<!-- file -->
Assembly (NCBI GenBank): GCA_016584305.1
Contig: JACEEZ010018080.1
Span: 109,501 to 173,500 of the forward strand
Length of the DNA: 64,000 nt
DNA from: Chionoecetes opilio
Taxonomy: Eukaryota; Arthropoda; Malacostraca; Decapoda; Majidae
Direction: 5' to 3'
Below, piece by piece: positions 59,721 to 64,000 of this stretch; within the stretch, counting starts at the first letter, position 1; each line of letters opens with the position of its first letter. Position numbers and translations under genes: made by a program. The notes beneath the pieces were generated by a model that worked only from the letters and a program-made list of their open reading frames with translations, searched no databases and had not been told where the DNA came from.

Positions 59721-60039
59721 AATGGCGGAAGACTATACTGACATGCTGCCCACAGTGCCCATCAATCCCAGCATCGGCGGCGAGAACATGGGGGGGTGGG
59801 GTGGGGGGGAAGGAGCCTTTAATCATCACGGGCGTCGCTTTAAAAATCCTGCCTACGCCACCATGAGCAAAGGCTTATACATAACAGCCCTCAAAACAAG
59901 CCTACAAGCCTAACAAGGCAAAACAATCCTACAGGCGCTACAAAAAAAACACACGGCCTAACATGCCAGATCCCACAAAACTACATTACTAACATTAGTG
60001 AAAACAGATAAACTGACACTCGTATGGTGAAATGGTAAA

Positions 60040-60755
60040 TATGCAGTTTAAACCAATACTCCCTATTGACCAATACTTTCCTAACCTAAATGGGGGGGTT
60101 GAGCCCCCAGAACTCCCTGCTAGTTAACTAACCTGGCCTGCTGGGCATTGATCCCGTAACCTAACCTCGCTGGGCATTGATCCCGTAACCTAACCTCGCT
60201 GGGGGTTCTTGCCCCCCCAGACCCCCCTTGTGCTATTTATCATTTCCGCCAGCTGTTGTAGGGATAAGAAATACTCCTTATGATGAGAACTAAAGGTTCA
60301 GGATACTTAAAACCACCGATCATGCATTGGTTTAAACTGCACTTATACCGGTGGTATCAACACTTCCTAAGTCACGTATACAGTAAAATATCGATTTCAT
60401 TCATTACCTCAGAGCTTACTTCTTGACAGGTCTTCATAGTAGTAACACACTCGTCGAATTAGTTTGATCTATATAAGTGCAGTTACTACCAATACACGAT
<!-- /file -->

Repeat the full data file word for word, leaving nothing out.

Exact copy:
Assembly (NCBI GenBank): GCA_016584305.1
Contig: JACEEZ010018080.1
Span: 109,501 to 173,500 of the forward strand
Length of the DNA: 64,000 nt
DNA from: Chionoecetes opilio
Taxonomy: Eukaryota; Arthropoda; Malacostraca; Decapoda; Majidae
Direction: 5' to 3'
Below, piece by piece: positions 59,721 to 64,000 of this stretch; within the stretch, counting starts at the first letter, position 1; each line of letters opens with the position of its first letter. Position numbers and translations under genes: made by a program. The notes beneath the pieces were generated by a model that worked only from the letters and a program-made list of their open reading frames with translations, searched no databases and had not been told where the DNA came from.

Positions 59721-60039
59721 AATGGCGGAAGACTATACTGACATGCTGCCCACAGTGCCCATCAATCCCAGCATCGGCGGCGAGAACATGGGGGGGTGGG
59801 GTGGGGGGGAAGGAGCCTTTAATCATCACGGGCGTCGCTTTAAAAATCCTGCCTACGCCACCATGAGCAAAGGCTTATACATAACAGCCCTCAAAACAAG
59901 CCTACAAGCCTAACAAGGCAAAACAATCCTACAGGCGCTACAAAAAAAACACACGGCCTAACATGCCAGATCCCACAAAACTACATTACTAACATTAGTG
60001 AAAACAGATAAACTGACACTCGTATGGTGAAATGGTAAA

Positions 60040-60755
60040 TATGCAGTTTAAACCAATACTCCCTATTGACCAATACTTTCCTAACCTAAATGGGGGGGTT
60101 GAGCCCCCAGAACTCCCTGCTAGTTAACTAACCTGGCCTGCTGGGCATTGATCCCGTAACCTAACCTCGCTGGGCATTGATCCCGTAACCTAACCTCGCT
60201 GGGGGTTCTTGCCCCCCCAGACCCCCCTTGTGCTATTTATCATTTCCGCCAGCTGTTGTAGGGATAAGAAATACTCCTTATGATGAGAACTAAAGGTTCA
60301 GGATACTTAAAACCACCGATCATGCATTGGTTTAAACTGCACTTATACCGGTGGTATCAACACTTCCTAAGTCACGTATACAGTAAAATATCGATTTCAT
60401 TCATTACCTCAGAGCTTACTTCTTGACAGGTCTTCATAGTAGTAACACACTCGTCGAATTAGTTTGATCTATATAAGTGCAGTTACTACCAATACACGAT